The old rich woman from Kulu makes a valid point. And ‘one-eyed luckless son of shame’, hahaha! Move over Shakespearean insults!

There is no sin as great as ignorance.


There is no city—except Bombay, the queen of all—more beautiful in her garish style than Lucknow, whether you see her from the bridge over the river, or from the top of the Imambara looking down on the gilt umbrellas of the Chutter Munzil, and the trees in which the town is bedded. Kings have adorned her with fantastic buildings, endowed her with charities, crammed her with pensioners, and drenched her with blood. She is the centre of all idleness, intrigue, and luxury, and shares with Delhi the claim to talk the only pure Urdu.

A beautiful description of Lucknow with a hat-tip to Bombay (my city). The book is full of such gems.

Fools speak of a cat when a woman is brought to bed.

Kim says the darnedest of things sometimes! :)

This matter of creeds is like horseflesh. The wise man knows horses are good—that there is a profit to be made from all; and for myself—but that I am a good Sunni and hate the men of Tirah—I could believe the same of all the Faiths. Now manifestly a Kathiawar mare taken from the sands of her birthplace and removed to the west of Bengal founders—nor is even a Balkh stallion (and there are no better horses than those of Balkh, were they not so heavy in the shoulder) of any account in the great Northern deserts beside the snow-camels I have seen. Therefore I say in my heart the Faiths are like the horses. Each has merit in its own country.

Mahbub the horse trader knows a thing or two about religion.

He coughed and spat out the cardamoms. ‘It is purely unoffeecial indent, to which you can say “No, Babu”. If you have no pressing engagement with your old man—perhaps you might divert him; perhaps I can seduce his fancies—I should like you to keep in Departmental touch with me till I find those sporting coves. I have great opeenion of you since I met my friend at Delhi. And also I will embody your name in my offeecial report when matter is finally adjudicated. It will be a great feather in your cap. That is why I come really.’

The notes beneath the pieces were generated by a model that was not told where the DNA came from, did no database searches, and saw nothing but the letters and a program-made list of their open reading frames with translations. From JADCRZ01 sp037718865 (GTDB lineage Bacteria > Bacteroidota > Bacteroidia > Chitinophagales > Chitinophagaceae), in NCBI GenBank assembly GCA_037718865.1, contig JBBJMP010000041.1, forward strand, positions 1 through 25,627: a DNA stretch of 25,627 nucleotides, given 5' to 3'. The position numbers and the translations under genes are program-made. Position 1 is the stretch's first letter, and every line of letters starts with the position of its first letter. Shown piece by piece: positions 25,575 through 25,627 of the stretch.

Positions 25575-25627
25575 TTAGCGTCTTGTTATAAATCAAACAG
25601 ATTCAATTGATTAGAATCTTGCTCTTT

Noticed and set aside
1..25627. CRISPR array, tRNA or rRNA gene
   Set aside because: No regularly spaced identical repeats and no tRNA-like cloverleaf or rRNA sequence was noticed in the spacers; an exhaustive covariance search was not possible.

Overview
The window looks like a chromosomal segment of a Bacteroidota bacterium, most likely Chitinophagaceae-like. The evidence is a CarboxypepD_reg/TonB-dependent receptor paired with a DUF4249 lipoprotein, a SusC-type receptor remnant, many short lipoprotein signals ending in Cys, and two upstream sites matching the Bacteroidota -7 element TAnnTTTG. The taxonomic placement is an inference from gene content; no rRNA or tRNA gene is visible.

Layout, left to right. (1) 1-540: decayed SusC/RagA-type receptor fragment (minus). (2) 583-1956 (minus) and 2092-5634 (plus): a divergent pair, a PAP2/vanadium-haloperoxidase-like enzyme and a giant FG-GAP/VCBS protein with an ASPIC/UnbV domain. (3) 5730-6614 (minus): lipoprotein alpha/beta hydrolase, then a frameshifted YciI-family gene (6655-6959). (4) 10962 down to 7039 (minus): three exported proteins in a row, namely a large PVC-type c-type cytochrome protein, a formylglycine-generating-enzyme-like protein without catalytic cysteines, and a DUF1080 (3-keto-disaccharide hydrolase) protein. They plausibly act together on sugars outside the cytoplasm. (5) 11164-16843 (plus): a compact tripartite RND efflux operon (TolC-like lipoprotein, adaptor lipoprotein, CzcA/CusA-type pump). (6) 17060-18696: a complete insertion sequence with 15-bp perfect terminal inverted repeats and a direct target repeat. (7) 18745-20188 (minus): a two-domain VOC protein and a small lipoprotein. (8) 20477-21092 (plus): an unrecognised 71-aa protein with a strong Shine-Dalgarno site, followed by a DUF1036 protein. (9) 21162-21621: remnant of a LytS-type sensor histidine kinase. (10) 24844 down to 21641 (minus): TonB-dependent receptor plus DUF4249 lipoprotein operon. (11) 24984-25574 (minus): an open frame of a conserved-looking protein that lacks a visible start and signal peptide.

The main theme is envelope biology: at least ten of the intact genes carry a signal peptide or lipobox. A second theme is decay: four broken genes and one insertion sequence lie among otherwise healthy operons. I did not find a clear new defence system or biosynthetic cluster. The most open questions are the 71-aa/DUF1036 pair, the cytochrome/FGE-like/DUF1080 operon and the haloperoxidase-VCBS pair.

This is what Hurree Babu says. You can guess he’s Bengali from the way that Kipling captures his pronunciation :)

Where there is no eye there is no caste.

Teshoo Lama strikes again :D

The Government has brought on us many taxes, but it gives us one good thing—the te-rain that joins friends and unites the anxious. A wonderful matter is the te-rain.

The railways are truly the best gift that India has received from the British.

None but a grandmother should ever oversee a child. Mothers are only fit for bearing.

A tongue in cheek observation by the old rich woman from Kulu.

The lama was mildly surprised that anyone should object to the knife-edged breezes which had cut the years off his shoulder.

Such mesmerizing descriptions!

He did not want to cry—had never felt less like crying in his life—but of a sudden easy, stupid tears trickled down his nose, and with an almost audible click he felt the wheels of his being lock up anew on the world without. Things that rode meaningless on the eyeball an instant before slid into proper proportion. Roads were meant to be walked upon, houses to be lived in, cattle to be driven, fields to be tilled, and men and women to be talked to. They were all real and true—solidly planted upon the feet—perfectly comprehensible—clay of his clay, neither more nor less.

How Kim achieves enlightenment.